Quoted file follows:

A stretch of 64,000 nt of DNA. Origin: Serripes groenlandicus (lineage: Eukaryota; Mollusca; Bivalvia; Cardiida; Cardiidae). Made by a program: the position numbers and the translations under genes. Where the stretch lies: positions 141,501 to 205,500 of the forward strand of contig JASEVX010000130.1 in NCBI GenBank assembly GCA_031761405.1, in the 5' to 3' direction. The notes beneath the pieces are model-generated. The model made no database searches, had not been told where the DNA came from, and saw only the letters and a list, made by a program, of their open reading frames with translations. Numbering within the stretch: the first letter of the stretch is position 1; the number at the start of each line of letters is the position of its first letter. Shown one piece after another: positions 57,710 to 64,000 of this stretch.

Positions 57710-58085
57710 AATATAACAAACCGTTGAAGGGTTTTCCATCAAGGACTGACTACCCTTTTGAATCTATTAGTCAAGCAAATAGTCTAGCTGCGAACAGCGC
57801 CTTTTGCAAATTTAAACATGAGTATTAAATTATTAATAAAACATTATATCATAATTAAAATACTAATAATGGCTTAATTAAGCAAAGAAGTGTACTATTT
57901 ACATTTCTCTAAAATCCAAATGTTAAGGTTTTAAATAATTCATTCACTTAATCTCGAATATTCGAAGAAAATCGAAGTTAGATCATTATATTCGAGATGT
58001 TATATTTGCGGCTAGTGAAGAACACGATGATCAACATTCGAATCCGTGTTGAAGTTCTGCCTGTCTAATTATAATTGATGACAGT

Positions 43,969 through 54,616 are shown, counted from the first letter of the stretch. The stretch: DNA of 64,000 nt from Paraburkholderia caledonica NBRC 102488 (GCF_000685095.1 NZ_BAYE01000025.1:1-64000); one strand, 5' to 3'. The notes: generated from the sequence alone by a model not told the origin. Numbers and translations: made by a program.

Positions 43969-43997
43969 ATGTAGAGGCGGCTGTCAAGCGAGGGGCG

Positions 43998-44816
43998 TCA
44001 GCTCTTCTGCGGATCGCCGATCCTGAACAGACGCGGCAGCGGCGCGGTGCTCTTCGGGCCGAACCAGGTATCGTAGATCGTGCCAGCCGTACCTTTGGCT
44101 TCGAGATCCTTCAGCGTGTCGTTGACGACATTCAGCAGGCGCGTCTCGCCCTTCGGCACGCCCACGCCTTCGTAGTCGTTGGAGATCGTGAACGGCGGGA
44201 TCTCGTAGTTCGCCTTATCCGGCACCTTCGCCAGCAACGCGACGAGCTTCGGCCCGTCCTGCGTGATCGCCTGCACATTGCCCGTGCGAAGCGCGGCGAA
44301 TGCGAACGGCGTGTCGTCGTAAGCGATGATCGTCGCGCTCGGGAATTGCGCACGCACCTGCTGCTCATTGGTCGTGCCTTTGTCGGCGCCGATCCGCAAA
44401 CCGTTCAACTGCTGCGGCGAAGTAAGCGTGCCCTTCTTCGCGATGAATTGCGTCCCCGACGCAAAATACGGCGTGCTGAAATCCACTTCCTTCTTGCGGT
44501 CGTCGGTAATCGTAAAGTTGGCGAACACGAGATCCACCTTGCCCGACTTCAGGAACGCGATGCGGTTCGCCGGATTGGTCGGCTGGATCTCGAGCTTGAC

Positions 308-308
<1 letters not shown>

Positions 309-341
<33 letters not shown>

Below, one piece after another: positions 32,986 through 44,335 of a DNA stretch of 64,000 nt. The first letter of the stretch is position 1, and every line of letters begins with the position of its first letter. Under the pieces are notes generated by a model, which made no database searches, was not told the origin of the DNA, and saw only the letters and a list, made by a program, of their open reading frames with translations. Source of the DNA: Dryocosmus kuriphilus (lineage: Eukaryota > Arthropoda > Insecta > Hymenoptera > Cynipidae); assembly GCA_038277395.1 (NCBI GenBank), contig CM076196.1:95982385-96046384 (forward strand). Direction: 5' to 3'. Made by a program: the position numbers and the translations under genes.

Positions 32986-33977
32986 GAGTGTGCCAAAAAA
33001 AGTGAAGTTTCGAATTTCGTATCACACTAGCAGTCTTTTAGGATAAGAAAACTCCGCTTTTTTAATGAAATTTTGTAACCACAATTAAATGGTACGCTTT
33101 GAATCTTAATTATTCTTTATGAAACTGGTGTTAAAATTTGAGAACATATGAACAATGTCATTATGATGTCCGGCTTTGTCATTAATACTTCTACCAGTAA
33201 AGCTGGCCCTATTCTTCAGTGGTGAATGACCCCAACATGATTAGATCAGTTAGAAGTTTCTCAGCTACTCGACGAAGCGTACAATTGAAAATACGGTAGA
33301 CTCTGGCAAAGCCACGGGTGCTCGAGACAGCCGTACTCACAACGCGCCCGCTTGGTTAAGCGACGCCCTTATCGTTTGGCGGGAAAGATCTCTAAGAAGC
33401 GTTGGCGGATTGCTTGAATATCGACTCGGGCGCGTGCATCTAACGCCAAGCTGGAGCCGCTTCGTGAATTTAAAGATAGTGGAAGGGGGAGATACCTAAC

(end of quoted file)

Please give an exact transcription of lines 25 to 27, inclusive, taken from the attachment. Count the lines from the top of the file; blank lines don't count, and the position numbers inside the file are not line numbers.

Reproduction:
33001 AGTGAAGTTTCGAATTTCGTATCACACTAGCAGTCTTTTAGGATAAGAAAACTCCGCTTTTTTAATGAAATTTTGTAACCACAATTAAATGGTACGCTTT
33101 GAATCTTAATTATTCTTTATGAAACTGGTGTTAAAATTTGAGAACATATGAACAATGTCATTATGATGTCCGGCTTTGTCATTAATACTTCTACCAGTAA
33201 AGCTGGCCCTATTCTTCAGTGGTGAATGACCCCAACATGATTAGATCAGTTAGAAGTTTCTCAGCTACTCGACGAAGCGTACAATTGAAAATACGGTAGA